My plan was to stay in a different bothy every night. I’d get to them on my mountain bike, and I’d use a hire car to zip from area to area so that I could get round virtually the whole of Scotland in a week. I’d love to do the whole trip by bike, but just didn’t have time.

I’ve stayed in various bothies over the years. I’ve read about them in books and blogs. And I have friends with far more Scottish wilderness experience than me. Over time, I’ve put together a wish-list of bothies that I really wanted to visit. The best bothies are the remote ones – they are difficult to access, hard to find, and all the better for that. It’s the journey there that matters, and the harder it is, the more worthwhile it is.

Suilven is widely considered to be one of Scotland’s most beautiful mountains. I pedalled towards that unmistakable shark’s fin of rock, grinning like a fool. Suilven is so steep and dramatic that it appears higher than it actually is. It doesn’t suffer the crowding curse of being a Munro, and I had its bothy to myself as I arrived in beautiful Easter sunshine. I filled my pan from a stream, cooked something to eat, and gazed out of the window at the mountain’s starkly magical profile. My home for the night, with a view better than any fancy hotel’s, was completely free. I slept that night a very happy man.

Assynt is such a wild and beautiful place that I had to remind myself that I was still in the UK; that I was only a train ride from London, and had not somehow been transported to Patagonia. It makes for harder mountain biking than I am accustomed to though, so I felt I had definitely earned a second breakfast by the time I reached the legendary pie shop in Lochinver.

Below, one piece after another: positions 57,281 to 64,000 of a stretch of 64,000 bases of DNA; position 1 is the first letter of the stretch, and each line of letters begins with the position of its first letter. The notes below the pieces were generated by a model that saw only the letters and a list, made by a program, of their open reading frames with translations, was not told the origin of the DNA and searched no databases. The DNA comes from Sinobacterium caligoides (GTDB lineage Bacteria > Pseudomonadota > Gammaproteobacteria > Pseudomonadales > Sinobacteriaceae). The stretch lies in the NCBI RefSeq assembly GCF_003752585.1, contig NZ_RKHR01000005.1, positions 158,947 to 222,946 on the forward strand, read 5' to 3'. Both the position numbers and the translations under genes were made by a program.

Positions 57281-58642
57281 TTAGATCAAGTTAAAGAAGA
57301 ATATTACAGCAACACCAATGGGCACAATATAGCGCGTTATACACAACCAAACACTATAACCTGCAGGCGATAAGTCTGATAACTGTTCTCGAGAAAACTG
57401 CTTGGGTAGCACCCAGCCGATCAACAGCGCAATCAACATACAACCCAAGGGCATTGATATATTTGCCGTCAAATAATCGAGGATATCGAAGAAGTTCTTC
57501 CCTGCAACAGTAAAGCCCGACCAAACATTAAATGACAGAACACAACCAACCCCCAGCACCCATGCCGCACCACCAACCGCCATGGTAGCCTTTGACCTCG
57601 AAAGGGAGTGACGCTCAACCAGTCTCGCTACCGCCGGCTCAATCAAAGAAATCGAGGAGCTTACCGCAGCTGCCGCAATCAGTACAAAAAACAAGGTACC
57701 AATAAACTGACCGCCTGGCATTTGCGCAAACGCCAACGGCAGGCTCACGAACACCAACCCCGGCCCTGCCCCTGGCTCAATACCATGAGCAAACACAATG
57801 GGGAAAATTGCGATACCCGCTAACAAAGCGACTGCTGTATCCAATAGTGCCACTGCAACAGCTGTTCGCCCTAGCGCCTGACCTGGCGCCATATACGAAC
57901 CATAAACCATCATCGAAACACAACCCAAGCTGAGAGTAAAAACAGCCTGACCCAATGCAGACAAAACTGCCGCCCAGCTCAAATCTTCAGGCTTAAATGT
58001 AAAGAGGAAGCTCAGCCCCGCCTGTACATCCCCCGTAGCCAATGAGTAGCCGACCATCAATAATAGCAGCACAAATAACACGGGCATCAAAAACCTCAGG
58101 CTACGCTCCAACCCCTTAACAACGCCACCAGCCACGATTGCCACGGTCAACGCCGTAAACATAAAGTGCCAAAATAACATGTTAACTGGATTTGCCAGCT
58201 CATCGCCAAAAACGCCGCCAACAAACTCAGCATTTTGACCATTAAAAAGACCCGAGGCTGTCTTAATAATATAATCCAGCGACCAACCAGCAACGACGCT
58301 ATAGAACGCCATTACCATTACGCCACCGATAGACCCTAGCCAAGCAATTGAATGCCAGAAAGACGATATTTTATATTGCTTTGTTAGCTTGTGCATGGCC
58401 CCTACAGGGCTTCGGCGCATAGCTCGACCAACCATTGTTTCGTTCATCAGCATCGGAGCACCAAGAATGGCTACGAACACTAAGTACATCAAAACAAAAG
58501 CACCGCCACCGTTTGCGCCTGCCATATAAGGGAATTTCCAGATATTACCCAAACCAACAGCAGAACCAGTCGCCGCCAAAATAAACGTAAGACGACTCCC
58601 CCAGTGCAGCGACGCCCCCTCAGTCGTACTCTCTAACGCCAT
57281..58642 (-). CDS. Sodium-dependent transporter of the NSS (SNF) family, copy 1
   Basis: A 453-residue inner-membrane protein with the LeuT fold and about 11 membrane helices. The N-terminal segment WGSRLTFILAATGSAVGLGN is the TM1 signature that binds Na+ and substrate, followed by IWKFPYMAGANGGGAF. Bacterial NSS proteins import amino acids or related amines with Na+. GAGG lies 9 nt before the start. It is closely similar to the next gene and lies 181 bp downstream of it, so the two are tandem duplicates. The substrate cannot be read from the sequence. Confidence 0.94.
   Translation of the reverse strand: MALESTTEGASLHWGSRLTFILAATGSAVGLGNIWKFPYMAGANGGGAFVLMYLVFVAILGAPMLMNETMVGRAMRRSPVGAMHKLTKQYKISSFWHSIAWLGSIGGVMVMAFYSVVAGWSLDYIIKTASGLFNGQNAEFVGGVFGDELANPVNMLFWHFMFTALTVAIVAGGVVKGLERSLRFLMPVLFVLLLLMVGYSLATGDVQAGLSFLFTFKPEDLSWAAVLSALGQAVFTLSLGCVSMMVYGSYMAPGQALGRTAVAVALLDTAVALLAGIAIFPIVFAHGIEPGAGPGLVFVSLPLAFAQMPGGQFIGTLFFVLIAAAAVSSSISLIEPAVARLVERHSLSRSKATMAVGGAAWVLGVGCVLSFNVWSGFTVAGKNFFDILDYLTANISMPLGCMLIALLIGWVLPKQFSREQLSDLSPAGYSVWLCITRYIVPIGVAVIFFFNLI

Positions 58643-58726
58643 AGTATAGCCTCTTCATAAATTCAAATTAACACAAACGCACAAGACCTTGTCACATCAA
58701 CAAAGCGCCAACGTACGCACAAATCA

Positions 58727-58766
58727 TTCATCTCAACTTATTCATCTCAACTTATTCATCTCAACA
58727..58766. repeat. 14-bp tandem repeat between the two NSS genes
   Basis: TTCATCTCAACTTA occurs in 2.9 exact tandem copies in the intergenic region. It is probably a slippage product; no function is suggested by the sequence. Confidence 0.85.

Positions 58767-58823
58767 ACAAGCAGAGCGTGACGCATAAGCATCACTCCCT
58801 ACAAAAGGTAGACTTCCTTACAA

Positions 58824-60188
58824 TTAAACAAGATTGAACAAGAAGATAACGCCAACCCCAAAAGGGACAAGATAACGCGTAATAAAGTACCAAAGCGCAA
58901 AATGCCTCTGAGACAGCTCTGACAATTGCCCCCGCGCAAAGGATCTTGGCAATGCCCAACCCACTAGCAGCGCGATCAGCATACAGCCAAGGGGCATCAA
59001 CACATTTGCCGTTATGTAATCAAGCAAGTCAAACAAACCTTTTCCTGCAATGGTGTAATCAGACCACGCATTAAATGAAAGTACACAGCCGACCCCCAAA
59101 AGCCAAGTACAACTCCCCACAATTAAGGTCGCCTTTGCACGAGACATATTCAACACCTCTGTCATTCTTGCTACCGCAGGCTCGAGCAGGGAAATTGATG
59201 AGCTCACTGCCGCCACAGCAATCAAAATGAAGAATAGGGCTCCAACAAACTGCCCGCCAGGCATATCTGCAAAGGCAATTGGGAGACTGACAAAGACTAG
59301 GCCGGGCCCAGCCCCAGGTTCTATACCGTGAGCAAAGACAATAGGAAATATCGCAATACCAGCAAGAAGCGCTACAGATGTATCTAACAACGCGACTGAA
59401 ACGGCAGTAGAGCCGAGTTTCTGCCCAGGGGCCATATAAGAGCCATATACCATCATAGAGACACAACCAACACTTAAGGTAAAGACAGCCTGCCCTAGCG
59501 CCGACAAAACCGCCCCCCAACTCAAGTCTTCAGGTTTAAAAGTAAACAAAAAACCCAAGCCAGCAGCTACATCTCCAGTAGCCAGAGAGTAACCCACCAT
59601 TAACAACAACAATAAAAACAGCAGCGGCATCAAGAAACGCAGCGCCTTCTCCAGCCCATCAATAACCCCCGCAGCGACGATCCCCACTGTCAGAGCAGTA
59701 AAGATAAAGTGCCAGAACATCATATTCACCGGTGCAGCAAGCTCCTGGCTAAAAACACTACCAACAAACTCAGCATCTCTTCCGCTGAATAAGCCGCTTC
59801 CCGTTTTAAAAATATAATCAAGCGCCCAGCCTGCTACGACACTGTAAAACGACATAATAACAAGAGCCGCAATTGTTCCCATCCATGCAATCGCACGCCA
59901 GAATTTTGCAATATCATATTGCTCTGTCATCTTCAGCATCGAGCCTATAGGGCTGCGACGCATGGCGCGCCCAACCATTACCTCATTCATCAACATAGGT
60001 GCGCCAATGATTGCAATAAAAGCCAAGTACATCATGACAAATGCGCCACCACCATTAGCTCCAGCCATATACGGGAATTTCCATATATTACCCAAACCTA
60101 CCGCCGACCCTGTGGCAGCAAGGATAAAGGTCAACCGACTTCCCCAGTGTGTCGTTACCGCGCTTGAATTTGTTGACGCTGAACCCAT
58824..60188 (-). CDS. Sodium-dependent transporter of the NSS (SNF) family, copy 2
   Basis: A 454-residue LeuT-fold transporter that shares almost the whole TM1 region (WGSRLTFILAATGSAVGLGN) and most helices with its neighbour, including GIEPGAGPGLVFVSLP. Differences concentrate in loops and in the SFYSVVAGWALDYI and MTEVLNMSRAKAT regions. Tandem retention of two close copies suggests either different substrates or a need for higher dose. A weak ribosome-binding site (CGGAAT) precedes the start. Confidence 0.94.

I filled my pan from a stream, cooked something to eat, and gazed out of the window at the mountain’s starkly magical profile. My home for the night, with a view better than any fancy hotel’s, was completely free. I slept that night a very happy man.
Mountain Bikes And Bothy Nights - Photo by Al Humphreys

Mountain Bikes And Bothy Nights - Photo by Al Humphreys

The shelters are basic, but when the weather is howling, those times when you think ‘this is miserable, but the misery does mean something’, a night in a bothy might be all you need.

I wanted to experience a range of Scotland’s landscapes as well as different bothies. So I battled through heather and gales to reach a tiny bothy perched on a headland, ideal for spotting basking sharks. Another evening’s bothy, along the coast, was by a pristine white beach, tucked at the foot of the fells. Turquoise waves smashed ferociously up the beach and I was the only soul for miles around that night. I stood and savoured the emptiness until it felt as though it would overwhelm me. My footprints were the only marks on that beach. By morning the waves had washed them away and as I pedalled away from the bothy there was no trace that I had ever been there.

However, on my way to another, high in the Cairngorms, I did leave trace of my passing. My footprints and tyre tracks sank deep into the snow as I slogged up a wide, lonely valley. I always find the Cairngorms a little melancholy, but the churring call of grouse cheered me up. High above me a group of deer stood stock-still and stared at my plodding progress towards the welcome shelter of four stone walls and a simple tin roof.